Modern states use their coercive authority through criminal law, which derives its legality and legitimacy through constitutional law. This linkage between a state’s penal and coercive power and its criminal law is not only found in Western democracies, but is also a part of statecraft in countries like China and Russia, which apparently do not follow the rule of law paradigm yet have their own set of criminal laws in place. In this context, it must be noted that the state (and not the government) of Pakistan can and should link its national security discourse with criminal law to equip itself with lawful powers that sustain the constitutional tests in judicial reviews, and also to ensure that certainty and severity of state actions and sanctions are applied with full force. This is, however, not so straightforward.
In practice, the binary of federal and provincial law is invoked. Most often than not, criminal law is deemed to be the domain of provinces. This is done by masking and labelling criminal law as ‘law and order’, a term alien to the Constitution of Pakistan. ‘Law and order’ is not a legal term and is, at best, an administrative term, which should not be made the basis of dividing constitutional roles between the federation and the provinces. The more specialized and constitutional term of ‘criminal law’ serves national security better due to the dynamic nature of the security threats that express themselves in non-traditional and less territorial terms. Owing to the latest national security concerns, the centrality and primacy of criminal law in meeting national security requirements cannot be discounted. The following are reasons and areas of concern that must be considered while imagining the role of criminal law in national security:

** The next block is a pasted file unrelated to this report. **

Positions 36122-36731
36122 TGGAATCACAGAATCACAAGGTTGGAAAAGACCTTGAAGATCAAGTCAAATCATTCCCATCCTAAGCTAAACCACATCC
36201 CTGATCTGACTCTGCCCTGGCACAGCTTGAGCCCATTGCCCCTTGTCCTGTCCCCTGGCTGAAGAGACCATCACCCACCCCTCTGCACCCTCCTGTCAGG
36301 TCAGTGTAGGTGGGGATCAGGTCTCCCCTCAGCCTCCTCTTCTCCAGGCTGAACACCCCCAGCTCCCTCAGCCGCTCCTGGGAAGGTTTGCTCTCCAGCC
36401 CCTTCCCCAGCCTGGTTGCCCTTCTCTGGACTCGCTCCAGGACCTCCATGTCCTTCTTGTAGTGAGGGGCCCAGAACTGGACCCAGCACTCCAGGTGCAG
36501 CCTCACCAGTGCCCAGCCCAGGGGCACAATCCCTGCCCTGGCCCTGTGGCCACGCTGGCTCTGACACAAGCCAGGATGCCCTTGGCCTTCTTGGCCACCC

- The criminal law, criminal procedure and evidence are ‘concurrent subjects’ under the existing constitutional arrangements. Their federalist characteristic is more pronounced owing to Article 143 of the Constitution of Pakistan that incorporates ‘prevalence’ of federal criminal law over provincial criminal law regardless of whether the former is enacted ‘before’ or ‘after’ the provincial criminal law.
- The anti-terrorism law (i.e., the Anti-Terrorism Act, 1997) is a criminal law in essence. The ATA is a federal criminal law that enables federal and provincial governments to implement sanctions regimes introduced by international and national inter-government and intra-government organizations. The law allows the proscription of persons, organizations, and their associates. Moreover, it also defines terrorism and provides enabling provisions to constitute joint interrogation and joint investigation teams that foresee a coopted mechanism in which civil and military law enforcement agencies work in tandem. The present edifice of the set of laws enacted to meet the requirements of Financial Action Task Force (FATF) was also built mainly in and around this federal criminal law.
- International human rights law and the resulting international legal obligations of Pakistan can be enforced through federal criminal law. It may be observed that the Juvenile Justice System Act 2018 was enacted to fulfill the international legal obligations of Pakistan in connection with its obligations to implement the Convention on the Rights of Child (CRC). More of such examples are there on the statute books and must be used in full to oversee comprehensive implementation of the international legal obligations.